25.11.11

BJJ / Grappling Tips: busting plateaus!

How to overcome learning plateaus? What do I know, I'm a baby elephant!

Listening to an interview with Yamaksaki black belt Mr Luis Pantoja on the Fightworks Podcast where he offers some great advice on how to overcome your training plateaus in BJJ / Grappling, I started thinking about the subject with my own background in mind -learning karate, languages BJJ and teaching the same- and here are a couple of suggestions. For the best advice, talk to your instructor and of course listen to the interview with Luis Pantoja.

The opposite of stagnation, whether in BJJ or anything, is movement and change. That is the basis to my way of addressing any plateau. If you train BJJ in the gi every Monday and Wednesday (for example), why not try a Thursday no gi session? Or even book half a day’s holiday and attend a day time session (if your academy, like Fighting Fit and the Labs, offers those). You might even benefit from something as simple as changing your usual training partners. Here’s a trick I used with half guard: I changed sides! I stopped playing half guard on my right side in BJJ and grappling and totally focused on playing it lying on my left side. Result? My half guard still sucks, but a lot less than it used to and I broke thru a learning plateau!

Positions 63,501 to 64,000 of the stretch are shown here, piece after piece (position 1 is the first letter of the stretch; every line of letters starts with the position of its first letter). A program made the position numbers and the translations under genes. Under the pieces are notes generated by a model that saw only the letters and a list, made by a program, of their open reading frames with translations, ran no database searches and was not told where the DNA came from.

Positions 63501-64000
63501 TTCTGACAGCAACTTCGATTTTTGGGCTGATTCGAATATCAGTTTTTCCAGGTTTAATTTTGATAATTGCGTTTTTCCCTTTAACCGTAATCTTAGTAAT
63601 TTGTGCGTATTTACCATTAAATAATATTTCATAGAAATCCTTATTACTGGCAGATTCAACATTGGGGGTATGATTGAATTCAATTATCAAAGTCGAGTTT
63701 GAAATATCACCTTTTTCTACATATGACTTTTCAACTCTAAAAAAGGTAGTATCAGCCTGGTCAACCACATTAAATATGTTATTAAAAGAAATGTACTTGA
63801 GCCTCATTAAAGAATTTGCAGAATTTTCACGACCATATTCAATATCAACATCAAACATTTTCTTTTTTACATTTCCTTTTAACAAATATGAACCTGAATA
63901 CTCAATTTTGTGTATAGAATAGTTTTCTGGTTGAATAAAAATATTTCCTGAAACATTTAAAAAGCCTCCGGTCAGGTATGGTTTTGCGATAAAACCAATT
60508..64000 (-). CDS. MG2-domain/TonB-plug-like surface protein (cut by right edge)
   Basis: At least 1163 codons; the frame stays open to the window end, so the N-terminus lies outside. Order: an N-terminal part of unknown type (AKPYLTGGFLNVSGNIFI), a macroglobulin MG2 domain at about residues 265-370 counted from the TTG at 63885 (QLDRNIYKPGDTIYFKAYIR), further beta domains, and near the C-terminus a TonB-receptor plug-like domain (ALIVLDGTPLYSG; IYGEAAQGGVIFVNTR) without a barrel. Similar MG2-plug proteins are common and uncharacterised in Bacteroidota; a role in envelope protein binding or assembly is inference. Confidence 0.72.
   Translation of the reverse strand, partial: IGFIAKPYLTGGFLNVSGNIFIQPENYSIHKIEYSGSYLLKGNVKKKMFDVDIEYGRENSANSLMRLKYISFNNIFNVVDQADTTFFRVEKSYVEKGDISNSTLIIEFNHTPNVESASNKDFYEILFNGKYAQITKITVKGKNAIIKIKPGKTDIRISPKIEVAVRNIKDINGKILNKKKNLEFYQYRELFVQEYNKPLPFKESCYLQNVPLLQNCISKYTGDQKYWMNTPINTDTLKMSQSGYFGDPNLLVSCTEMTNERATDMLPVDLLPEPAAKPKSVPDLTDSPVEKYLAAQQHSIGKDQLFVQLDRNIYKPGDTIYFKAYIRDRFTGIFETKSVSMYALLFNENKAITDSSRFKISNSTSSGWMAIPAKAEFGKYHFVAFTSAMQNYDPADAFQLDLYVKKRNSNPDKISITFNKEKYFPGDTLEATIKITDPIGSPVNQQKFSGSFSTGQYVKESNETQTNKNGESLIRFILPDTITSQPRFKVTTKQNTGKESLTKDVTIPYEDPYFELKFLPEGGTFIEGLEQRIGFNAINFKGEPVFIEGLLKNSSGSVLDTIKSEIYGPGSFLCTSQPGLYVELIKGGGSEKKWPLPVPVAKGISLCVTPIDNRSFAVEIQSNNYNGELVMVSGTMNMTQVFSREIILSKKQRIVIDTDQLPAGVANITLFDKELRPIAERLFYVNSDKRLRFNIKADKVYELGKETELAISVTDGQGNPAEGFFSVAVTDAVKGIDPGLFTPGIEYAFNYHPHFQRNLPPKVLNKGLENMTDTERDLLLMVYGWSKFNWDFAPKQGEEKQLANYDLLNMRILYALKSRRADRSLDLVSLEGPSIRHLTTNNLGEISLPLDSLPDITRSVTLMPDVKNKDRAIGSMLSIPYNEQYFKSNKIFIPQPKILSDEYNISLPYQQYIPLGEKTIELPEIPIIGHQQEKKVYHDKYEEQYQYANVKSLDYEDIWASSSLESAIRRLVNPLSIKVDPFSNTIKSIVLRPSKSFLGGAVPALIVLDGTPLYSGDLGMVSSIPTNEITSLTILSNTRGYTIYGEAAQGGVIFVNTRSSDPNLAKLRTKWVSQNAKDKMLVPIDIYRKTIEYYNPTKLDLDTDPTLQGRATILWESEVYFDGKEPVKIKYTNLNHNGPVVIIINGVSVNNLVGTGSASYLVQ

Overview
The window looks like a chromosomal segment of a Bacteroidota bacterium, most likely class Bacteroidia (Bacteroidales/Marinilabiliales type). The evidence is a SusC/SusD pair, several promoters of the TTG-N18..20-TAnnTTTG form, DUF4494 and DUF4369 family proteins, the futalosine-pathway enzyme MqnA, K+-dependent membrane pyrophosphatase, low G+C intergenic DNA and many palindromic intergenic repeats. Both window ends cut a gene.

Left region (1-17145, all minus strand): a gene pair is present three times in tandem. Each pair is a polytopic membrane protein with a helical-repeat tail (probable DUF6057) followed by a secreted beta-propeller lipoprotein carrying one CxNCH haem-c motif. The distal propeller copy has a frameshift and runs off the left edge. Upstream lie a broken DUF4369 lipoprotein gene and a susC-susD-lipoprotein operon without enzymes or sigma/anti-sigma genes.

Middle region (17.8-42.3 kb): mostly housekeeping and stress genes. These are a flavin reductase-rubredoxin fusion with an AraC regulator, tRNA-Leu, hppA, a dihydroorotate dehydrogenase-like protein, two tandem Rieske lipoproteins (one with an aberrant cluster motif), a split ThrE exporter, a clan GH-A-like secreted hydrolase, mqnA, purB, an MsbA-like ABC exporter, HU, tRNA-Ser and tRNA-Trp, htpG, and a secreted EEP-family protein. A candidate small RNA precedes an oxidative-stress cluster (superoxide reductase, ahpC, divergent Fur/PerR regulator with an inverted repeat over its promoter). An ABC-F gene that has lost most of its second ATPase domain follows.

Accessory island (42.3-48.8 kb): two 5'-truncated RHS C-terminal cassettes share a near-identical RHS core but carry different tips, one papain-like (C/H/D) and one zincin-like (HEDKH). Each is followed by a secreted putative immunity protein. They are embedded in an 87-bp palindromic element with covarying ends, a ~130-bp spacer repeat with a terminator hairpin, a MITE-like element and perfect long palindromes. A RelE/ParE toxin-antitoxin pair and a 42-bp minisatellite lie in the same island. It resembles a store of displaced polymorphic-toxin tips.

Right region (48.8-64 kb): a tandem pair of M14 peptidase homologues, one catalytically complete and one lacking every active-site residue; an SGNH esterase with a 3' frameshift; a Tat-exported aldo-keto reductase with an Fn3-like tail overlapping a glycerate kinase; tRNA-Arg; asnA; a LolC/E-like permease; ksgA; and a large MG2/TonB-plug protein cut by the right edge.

One of the best ways to break through a learning plateau is to spend a brief period (2-6 months) specialising in something. How do you fancy totally immersing yourself in half guard sweeps or standing guard passes? Closed guard attacks with the gi? Self defence? To do that, I recommend you book a couple of private sessions where you tell your instructor exactly which position you want to immerse yourself in (it doesn’t have to be one that you are particularly struggling with) and take detailed notes from those private BJJ sessions. Next, get your BJJ books and grappling dvds (and don't forget YouTube!) and zone in on as much technical details appertaining to that particular position, but don't wander off aimlessly. Stay focused on your subject. Become a walking encyclopedia on that particular grappling topic, but a functional one! There is no use in just being able to gabble off technical details of the pendulum sweep if you can’t sweep anyone with it. Remember: burping the alphabet doesn’t count as talking.



A final word of advice: When trying out new BJJ shizzle, people like Kid Peligro recommend that you start with white belts smaller than you and then progress to slightly larger white belts and so on. Good luck.


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Liam "The Part Time Grappler" Wandi

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